- The Washington Times - Thursday, April 20, 2006

Dubious Pulitzers

The Pulitzer committee’s choices this year tell us more about the attitude of the media establishment than the quality of the journalism being honored, Andrew C. McCarthy writes at National Review Online, www.nationalreview.com.

“Of course, there are many Pulitzers, and some of them may be richly deserved in the merit-based sense of outstanding reportage and writing. The intention here is to focus narrowly on the ones awarded for what is called ‘Beat Reporting’ and ‘National Reporting,’ but would be better understood as the Prizes for Excellence in the Compromising of National-Security Secrets,” Mr. McCarthy said.

These awards unmistakably announced that organized journalism — the so-called mainstream media — is embarked on a defense of Dana Priest, James Risen, and Eric Lichtblau, he said.

“These are the reporters who, along with their powerful newspapers (respectively, The Washington Post and the New York Times), took it upon themselves to decide what national-security secrets were not important enough to keep confidential in wartime — notwithstanding that those secrets (viz., how our intelligence community houses high-level al Qaeda detainees and how it searches for potential terrorists operating within the U.S.) are designed to keep Americans from getting killed by the enemy,” he said.

With these Pulitzers, organized journalism is attempting to inoculate its operatives, who arguably have broken the law, Mr. McCarthy said.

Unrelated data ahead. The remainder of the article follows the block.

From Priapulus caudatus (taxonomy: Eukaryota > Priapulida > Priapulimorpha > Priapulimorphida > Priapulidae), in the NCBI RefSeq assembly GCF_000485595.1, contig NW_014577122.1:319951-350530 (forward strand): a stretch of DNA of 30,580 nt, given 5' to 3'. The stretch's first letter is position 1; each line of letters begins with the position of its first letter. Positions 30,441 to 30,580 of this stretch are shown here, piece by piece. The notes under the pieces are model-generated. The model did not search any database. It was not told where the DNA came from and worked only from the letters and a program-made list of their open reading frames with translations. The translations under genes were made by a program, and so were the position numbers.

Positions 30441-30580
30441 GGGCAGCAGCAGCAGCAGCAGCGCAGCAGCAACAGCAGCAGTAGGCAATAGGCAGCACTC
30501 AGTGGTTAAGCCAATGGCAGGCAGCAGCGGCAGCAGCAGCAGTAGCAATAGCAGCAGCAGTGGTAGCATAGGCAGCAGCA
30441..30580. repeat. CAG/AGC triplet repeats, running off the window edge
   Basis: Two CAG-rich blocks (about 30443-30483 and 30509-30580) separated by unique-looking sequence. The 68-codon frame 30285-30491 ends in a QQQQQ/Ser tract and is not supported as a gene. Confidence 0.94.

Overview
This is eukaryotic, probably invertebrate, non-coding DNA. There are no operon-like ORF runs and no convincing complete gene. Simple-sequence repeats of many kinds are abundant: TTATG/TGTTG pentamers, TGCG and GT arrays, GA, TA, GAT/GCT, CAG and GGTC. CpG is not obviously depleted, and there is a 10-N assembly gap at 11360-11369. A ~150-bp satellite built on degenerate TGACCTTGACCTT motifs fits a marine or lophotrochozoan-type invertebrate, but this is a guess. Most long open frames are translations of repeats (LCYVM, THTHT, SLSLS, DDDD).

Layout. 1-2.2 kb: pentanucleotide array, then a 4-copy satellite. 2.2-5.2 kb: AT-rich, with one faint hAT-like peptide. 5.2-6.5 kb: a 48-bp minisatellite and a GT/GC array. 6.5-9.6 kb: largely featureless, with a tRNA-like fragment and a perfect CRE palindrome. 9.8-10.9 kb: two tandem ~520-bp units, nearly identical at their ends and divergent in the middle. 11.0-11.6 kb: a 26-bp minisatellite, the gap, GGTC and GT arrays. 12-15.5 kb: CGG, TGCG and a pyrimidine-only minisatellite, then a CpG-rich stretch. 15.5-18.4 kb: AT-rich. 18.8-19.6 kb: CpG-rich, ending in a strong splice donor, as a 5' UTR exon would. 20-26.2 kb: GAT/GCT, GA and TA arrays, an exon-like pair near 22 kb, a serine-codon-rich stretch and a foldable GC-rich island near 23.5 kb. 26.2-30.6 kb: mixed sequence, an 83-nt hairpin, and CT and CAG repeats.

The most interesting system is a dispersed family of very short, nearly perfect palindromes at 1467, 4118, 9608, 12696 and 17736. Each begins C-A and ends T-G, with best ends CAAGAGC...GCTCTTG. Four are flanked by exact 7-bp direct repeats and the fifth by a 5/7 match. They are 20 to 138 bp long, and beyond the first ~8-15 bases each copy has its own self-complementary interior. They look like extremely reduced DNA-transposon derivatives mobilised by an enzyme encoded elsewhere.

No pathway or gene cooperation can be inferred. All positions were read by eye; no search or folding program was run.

“Yet, to criticize, let alone to indict, the conduct of the reporters and their newspapers, you must now rebuke the entire community that has lauded them,” he said. “A community which still profoundly influences the public narrative of events, and which has just sent you a patent signal that they intend to fight you every step of the way.”

Back on his feet

Conservative pundit Armstrong Williams, who was more or less drummed out of Washington media last year after it was revealed he took $240,000 from the Education Department to promote the Bush administration’s No Child Left Behind program, has rejuvenated his career in New York.

Mr. Williams has been co-hosting “Drive Time Dialogue With Armstrong Williams and Sam Greenfeld” on WWRL-AM (1600), since March 2005, a couple of months after the story broke about his dealings with the Education Department.

“Starting on Monday, because of the success of the show, we’re moving to the morning drive time, 6 to 10 a.m.,” Mr. Williams told this column yesterday during a telephone interview, noting that this is “a coveted spot on the radio.”

The radio show, which has been in the 3-to-6 p.m. slot, was “the first media opportunity I had,” and “it’s revived my fortunes,” he said.

“It’s wonderful to have used bad judgment and be punished for it and then for people to forgive and give you another opportunity. And to make something out of the opportunity is even more special,” Mr. Williams said.

Because New Yorkers tend to be a liberal bunch, Mr. Williams said he has to bring his “A-game” every day. However, Mr. Williams said he was surprised to find that the liberals in New York are different from the liberals in Washington.

“They’re far more tolerant and open-minded,” he said.